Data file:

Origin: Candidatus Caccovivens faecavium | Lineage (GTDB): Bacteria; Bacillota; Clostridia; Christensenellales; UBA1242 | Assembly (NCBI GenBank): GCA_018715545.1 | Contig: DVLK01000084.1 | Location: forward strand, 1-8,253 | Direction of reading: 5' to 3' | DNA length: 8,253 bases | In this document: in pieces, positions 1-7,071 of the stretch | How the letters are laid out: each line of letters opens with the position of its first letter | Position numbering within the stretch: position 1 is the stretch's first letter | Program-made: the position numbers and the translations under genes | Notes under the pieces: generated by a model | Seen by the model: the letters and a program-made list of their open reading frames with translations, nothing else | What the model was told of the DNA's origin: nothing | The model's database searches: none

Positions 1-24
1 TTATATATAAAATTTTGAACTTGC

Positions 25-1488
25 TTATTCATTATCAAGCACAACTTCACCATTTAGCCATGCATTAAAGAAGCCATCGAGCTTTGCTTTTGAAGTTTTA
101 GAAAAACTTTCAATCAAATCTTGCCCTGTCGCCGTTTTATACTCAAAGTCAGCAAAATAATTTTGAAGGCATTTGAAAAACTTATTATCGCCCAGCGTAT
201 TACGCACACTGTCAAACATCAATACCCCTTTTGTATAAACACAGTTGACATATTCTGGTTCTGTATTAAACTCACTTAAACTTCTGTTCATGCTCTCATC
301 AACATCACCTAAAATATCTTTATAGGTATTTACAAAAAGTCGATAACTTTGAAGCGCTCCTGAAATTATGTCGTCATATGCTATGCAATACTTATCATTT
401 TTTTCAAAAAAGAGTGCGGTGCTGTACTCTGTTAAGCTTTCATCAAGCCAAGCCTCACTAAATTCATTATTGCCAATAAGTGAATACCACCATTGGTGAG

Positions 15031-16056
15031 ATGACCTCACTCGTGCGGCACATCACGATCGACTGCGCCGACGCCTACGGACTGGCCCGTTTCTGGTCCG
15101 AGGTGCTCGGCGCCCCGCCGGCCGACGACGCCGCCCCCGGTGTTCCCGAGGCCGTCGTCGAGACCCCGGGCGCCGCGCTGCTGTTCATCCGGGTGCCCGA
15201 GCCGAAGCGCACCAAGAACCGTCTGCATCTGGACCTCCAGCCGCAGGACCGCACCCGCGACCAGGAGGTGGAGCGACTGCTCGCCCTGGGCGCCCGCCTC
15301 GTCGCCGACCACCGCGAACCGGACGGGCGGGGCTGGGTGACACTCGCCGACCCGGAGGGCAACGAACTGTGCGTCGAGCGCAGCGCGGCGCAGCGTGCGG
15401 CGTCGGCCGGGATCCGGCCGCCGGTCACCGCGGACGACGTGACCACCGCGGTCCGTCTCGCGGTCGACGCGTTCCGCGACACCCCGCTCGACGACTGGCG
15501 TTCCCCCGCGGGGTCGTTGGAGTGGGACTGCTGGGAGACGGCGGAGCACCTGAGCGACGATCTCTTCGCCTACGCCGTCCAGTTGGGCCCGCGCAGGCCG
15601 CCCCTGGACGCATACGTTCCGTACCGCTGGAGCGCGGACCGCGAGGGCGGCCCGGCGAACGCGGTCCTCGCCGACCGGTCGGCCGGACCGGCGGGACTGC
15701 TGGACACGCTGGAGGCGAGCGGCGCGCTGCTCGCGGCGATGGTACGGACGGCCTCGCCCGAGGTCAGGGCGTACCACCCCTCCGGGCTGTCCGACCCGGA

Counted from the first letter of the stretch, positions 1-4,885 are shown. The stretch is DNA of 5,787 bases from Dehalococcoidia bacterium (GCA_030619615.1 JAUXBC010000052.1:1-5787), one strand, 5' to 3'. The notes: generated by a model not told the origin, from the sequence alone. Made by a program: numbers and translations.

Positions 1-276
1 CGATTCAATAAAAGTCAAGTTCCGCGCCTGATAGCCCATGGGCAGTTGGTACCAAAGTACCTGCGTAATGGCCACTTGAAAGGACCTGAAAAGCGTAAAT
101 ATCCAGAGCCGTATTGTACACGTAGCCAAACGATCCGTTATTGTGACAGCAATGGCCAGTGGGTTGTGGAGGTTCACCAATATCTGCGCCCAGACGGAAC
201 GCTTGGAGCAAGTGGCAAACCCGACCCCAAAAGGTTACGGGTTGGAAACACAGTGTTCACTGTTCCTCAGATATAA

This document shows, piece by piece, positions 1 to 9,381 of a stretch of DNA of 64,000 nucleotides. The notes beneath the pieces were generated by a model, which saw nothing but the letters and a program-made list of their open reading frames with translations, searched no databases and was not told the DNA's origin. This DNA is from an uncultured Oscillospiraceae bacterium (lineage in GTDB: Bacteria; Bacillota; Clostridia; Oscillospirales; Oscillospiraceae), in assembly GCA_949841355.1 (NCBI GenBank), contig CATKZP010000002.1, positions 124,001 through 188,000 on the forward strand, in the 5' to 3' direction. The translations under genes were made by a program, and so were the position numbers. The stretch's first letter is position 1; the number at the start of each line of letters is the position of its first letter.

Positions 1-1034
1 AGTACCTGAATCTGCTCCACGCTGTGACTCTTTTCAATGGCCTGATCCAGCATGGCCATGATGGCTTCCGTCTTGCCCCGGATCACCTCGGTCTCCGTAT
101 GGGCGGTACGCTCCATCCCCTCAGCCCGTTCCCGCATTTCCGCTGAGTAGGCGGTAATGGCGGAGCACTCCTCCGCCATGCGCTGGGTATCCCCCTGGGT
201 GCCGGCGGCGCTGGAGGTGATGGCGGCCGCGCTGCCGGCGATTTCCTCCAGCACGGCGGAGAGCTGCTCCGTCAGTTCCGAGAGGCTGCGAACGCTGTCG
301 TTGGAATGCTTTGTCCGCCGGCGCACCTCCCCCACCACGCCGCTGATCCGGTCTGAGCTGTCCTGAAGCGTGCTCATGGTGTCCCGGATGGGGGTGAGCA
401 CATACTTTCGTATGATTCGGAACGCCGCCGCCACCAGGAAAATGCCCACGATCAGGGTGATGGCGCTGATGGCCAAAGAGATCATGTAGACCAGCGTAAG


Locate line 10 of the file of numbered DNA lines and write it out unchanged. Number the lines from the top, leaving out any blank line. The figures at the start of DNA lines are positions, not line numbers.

Positions 15031-16056